What They Say:
Having tracked down Sasuke’s whereabouts with Kiba’s nose, Sakura attempts to put her allies to sleep and carry out the task of killing Sasuke herself.
Content: (please note that content portions of a review may contain spoilers)
With the large events that have played out between Sasuke and Danzo, Shippuden has hit an interesting point where that’s become resolved for the moment and lets the series move on to other avenues of storytelling. With Sakura having become very intent on stopping Sasuke from what he’s become, feeling that her mind has been clouded for so long and wants to do what needs to be done herself to spare Naruto the pain, she and her group are edging closer to where Sasuke is. Close enough that they can sense him now, but Sai has been given orders to not let them get any closer since they’re not capable of stopping him. That leaves Sakura with trying to figure out a way to put them out of commission so she can head off and deal with Sasuke personally.
Sadly, much of the episode is all about the flashback as we see Sakura remembering her very, very young days when she first discovered that she loved Sasuke as a wee child. Something that everyone else said was a bad thing. And from there it goes to other areas of flashback that shows how the trio came to work together, some of the bonding moments and some of the pain as well that they’ve shared over the years. It’s all very pat and predictable, not really offering anything new of substance, but it’s a nice quick reminder while dealing with the episode title itself of “Sakura’s Resolve.” She’s put herself in a lot of awkward situations and teenage moments over the years because of him, so it’s good to see her acting on something. The few minutes at the start with the group gives us some decent material to show that Kakashi knows what she’s up to, and the ending throws a spanner in the works that leaves you wondering what exactly her real goal will be after all the things she’s said recently.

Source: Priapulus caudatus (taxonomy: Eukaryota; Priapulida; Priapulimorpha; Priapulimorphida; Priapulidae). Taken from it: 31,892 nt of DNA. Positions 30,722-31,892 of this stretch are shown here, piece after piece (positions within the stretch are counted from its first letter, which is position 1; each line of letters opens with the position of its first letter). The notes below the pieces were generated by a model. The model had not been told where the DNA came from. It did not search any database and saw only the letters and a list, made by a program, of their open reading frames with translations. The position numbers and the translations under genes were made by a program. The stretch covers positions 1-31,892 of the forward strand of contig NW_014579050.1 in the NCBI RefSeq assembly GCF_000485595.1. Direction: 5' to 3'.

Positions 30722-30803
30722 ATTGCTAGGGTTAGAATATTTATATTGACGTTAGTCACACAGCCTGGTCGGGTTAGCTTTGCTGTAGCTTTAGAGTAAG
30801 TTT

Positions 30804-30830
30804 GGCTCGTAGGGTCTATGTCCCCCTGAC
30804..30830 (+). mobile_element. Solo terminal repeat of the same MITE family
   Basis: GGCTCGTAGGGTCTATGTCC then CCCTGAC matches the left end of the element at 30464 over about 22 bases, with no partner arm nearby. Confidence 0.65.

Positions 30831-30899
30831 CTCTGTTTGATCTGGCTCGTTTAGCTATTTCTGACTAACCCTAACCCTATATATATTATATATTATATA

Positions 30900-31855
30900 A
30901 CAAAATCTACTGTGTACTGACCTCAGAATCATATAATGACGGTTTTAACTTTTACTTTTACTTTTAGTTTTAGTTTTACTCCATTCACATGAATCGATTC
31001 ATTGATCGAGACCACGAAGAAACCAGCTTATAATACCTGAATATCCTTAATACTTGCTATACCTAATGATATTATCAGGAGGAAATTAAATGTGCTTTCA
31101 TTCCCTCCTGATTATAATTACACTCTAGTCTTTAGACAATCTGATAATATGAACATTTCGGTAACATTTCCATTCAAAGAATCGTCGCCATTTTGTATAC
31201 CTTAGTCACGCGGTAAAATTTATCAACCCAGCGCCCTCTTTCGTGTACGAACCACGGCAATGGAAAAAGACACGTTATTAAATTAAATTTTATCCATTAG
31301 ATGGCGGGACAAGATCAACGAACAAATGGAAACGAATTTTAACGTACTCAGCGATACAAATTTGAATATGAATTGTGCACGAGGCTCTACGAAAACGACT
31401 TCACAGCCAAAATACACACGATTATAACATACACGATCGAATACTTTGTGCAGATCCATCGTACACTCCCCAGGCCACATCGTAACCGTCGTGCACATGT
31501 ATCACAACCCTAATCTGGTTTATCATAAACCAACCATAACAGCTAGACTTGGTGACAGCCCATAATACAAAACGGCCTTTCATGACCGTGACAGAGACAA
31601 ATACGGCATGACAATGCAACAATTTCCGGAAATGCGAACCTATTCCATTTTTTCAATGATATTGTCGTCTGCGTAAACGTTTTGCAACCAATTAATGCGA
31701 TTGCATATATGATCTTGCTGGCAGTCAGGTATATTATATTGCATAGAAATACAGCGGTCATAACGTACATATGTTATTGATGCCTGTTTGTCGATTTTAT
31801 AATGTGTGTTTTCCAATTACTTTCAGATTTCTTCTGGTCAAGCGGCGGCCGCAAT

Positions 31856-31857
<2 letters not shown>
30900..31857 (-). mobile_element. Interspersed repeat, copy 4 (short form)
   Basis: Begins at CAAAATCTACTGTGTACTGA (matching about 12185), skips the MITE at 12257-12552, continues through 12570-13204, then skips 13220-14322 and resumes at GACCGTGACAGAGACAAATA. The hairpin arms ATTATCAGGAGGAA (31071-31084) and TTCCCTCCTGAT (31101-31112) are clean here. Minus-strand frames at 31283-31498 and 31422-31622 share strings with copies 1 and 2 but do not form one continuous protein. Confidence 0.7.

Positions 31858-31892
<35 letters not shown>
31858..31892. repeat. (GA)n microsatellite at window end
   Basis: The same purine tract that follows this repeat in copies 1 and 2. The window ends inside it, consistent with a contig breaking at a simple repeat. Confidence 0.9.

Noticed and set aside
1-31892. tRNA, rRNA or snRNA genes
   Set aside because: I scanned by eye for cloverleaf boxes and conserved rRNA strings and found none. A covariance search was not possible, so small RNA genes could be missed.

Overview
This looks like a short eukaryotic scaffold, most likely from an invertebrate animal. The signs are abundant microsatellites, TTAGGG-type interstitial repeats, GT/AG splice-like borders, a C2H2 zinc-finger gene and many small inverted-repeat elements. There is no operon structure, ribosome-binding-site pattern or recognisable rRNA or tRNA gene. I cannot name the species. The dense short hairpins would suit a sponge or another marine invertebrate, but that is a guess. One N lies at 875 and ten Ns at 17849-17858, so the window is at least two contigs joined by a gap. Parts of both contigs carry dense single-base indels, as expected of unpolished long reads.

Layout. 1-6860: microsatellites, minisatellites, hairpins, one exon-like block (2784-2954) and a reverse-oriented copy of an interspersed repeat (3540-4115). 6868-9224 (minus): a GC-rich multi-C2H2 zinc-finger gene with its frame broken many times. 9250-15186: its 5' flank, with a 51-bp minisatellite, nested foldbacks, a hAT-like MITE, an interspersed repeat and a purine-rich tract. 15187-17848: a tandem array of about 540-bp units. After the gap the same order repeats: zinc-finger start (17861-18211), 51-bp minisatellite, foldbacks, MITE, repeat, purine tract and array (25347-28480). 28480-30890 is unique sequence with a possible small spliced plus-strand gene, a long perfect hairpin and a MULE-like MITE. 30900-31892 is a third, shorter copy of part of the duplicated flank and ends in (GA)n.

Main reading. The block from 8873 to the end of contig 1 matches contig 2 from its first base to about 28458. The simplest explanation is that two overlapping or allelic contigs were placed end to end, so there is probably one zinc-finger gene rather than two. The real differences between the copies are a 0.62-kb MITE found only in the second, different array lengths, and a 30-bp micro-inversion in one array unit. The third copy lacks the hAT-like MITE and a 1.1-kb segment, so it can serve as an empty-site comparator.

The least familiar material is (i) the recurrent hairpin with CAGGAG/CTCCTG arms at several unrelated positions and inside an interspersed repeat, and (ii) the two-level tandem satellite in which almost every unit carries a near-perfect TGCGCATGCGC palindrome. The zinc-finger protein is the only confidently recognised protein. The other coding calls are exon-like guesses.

There’s little real content to this episode since it’s so focused on the flashbacks that the real new material in the present likely accounts for maybe five or six minutes of it. The little ending clip at the convenience store provides the most amusement and keeps it fun for a little bit, but it just reminds us how empty most of this episode is because we get it when it comes to Sakura and her long, long relationship with Sasuke. There is something to be said for reminders at times when you have a lengthy series, and 212 episodes on top of the 200+ of the first is certainly that, but it didn’t need to dominate like this. All we get here is a whole lot of navel gazing with only a few minutes of mildly interesting material and a “shock ending” that is likely not what it seems. It’s definitely an easy episode to go and fast forward through to find the new material and just watch that.
Simulcast By: Crunchyroll
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